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Are you looking for a fun and potentially profitable hobby? If your options for side hustles are limited, maybe entering competitions, or comping, is a good option.
It is something you can do from home and all you need is a smartphone or computer. Here’s a beginner’s guide to start comping.
There are many serious compers who win big prizes on a regular basis. In fact, an old colleague of mine, Martin Saiz, was winning a holiday almost every year at the height of his comping efforts.
His last big win was 10 nights in the Philippines, which he gave to his daughter for her honeymoon. He has also had trips to Moscow, Italy, Switzerland, France, Ireland and in the UK. One particularly exciting win was a €9000 weekend on a giant yacht in Ibiza, where his name was picked out live on Facebook.
Di Coke, also known as Super Lucky Di, says that she has won an average of £12,000 a year in prizes since she took up comping in 1997.
Put in regular effort
If you want to be successful as a comper you need to put in regular effort, rather than just entering the occasional competition you come across. Set yourself a specific amount of time to enter competitions.
Martin spends around 60-90 minutes each evening after work, but you could allot your morning bus or train ride to start comping, use your lunch break, or get up half an hour early and to enter whilst you drink your morning coffee.
If you systematically enter as many competitions as you can as often as possible, you are much more likely to win regular prizes than someone who just goes in for the odd comp.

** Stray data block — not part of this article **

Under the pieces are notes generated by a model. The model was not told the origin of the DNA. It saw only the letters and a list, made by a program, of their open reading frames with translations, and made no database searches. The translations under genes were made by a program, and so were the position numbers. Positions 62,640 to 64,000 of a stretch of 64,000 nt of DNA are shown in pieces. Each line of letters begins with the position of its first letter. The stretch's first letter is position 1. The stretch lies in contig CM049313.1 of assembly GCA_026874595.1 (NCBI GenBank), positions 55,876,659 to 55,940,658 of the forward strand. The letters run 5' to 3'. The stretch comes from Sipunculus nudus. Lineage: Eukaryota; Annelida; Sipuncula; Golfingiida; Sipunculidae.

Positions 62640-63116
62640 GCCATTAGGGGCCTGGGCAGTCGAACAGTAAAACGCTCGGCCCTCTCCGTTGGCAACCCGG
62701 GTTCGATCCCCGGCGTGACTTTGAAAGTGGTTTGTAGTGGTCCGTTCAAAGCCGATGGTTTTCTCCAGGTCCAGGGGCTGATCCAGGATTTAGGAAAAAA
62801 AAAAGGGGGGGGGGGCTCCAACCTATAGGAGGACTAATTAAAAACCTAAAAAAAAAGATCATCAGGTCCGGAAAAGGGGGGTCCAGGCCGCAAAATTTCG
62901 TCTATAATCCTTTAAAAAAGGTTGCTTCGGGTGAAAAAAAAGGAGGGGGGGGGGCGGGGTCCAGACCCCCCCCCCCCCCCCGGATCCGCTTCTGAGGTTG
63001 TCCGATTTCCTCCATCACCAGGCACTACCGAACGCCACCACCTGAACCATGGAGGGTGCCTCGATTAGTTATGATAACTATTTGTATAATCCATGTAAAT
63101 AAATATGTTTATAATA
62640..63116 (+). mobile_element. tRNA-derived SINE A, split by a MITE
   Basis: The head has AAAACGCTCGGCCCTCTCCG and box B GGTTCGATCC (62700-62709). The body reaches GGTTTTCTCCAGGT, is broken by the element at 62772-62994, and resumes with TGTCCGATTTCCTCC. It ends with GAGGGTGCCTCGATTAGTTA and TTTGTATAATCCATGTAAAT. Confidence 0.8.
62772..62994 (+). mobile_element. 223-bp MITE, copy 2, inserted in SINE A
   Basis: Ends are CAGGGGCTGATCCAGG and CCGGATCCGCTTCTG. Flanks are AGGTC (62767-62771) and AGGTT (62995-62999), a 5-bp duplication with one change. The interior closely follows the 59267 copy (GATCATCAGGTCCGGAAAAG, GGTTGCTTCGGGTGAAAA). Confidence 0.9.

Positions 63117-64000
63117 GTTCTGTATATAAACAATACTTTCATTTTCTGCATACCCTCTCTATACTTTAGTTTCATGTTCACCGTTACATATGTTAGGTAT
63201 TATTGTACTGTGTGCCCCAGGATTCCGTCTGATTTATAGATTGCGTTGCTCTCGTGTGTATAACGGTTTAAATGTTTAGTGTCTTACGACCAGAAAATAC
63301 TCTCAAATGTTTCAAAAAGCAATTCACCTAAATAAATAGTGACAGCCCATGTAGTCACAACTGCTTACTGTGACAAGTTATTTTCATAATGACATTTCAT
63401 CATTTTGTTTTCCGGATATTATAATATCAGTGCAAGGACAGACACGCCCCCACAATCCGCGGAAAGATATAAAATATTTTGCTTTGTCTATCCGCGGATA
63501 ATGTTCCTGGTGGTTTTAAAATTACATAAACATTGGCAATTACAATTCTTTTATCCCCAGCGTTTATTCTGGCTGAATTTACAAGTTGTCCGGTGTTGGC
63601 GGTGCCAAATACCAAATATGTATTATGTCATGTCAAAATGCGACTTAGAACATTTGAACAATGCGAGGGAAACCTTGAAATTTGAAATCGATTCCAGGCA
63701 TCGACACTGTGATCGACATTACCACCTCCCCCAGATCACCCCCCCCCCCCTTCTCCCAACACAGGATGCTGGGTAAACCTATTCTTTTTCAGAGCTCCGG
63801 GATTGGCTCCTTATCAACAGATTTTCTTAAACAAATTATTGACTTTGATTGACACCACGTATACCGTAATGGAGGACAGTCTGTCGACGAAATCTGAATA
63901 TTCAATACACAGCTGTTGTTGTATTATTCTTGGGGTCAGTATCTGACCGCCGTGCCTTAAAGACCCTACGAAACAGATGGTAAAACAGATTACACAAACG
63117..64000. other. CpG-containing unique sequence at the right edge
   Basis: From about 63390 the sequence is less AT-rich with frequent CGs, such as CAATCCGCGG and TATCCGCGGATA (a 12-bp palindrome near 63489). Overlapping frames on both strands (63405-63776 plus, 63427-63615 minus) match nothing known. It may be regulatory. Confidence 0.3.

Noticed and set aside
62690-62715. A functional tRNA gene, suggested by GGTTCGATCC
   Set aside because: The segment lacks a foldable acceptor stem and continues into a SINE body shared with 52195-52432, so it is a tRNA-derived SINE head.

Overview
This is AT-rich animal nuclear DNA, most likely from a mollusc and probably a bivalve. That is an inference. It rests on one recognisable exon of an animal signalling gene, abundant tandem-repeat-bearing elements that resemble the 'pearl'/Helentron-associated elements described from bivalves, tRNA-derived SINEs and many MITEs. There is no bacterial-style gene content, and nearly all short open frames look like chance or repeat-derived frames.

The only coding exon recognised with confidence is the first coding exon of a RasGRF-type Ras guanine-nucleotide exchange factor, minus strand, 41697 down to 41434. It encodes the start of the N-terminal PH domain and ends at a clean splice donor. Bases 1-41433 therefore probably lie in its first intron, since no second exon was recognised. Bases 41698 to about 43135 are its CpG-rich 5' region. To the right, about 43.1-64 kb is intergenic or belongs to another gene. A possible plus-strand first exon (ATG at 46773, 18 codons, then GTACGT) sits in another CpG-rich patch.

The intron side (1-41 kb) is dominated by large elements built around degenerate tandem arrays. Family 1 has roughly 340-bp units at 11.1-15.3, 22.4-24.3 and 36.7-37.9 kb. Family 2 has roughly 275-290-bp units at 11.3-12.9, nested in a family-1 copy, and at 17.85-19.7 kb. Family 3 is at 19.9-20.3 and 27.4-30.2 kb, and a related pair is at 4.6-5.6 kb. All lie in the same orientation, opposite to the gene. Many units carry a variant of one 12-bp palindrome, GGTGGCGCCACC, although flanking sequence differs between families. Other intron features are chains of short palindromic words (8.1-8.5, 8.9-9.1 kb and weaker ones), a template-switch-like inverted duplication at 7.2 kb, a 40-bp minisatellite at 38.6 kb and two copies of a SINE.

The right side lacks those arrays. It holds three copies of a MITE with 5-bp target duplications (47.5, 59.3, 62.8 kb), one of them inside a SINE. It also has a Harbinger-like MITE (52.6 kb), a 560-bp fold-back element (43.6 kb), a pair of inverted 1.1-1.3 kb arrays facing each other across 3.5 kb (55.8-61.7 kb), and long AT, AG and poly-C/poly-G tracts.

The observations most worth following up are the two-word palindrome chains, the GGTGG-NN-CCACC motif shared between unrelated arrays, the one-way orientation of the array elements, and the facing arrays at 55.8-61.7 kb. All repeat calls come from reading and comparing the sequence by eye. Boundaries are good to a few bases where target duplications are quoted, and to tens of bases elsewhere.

Before you begin, Di suggests that you set up a special email address, as entering competitions definitely means more spam. Don’t forget to check your inbox daily in case you have won, including your junk mail box.
How to find competitions
Fortunately, these days it is easy to find competitions. There are reputable comping sites that have hundreds of opportunities every day, as well as competition forums where members share competitions and draws they have come across.
Here are some of the best places:
Social media platforms can be a good source of competitions, especially Twitter, Facebook and Instagram. Search for the hashtags #win #competition #competitiontime, etc. Radio shows and their websites also feature regular competitions, such as Heart, as do magazines like Marie Claire and Prima.
Super Lucky Di has a great list of places to find competitions here.
Beware of scams and read the Ts&Cs
Super Lucky Di says that it is best to stick to competitions run by brands that you trust. She says to beware of competitions or draws that require you to hand over too much personal information. Some unscrupulous sites will sell this on and you are likely to be bombarded with spam emails and phone calls.
The Money Saving Expert forum has a thread where scam competitions are posted. They warn against competitions that say you are a winner but demand money for admin fees, etc.
If you win a genuine competition you will never be asked to pay to get your prize.
Make the best use of your time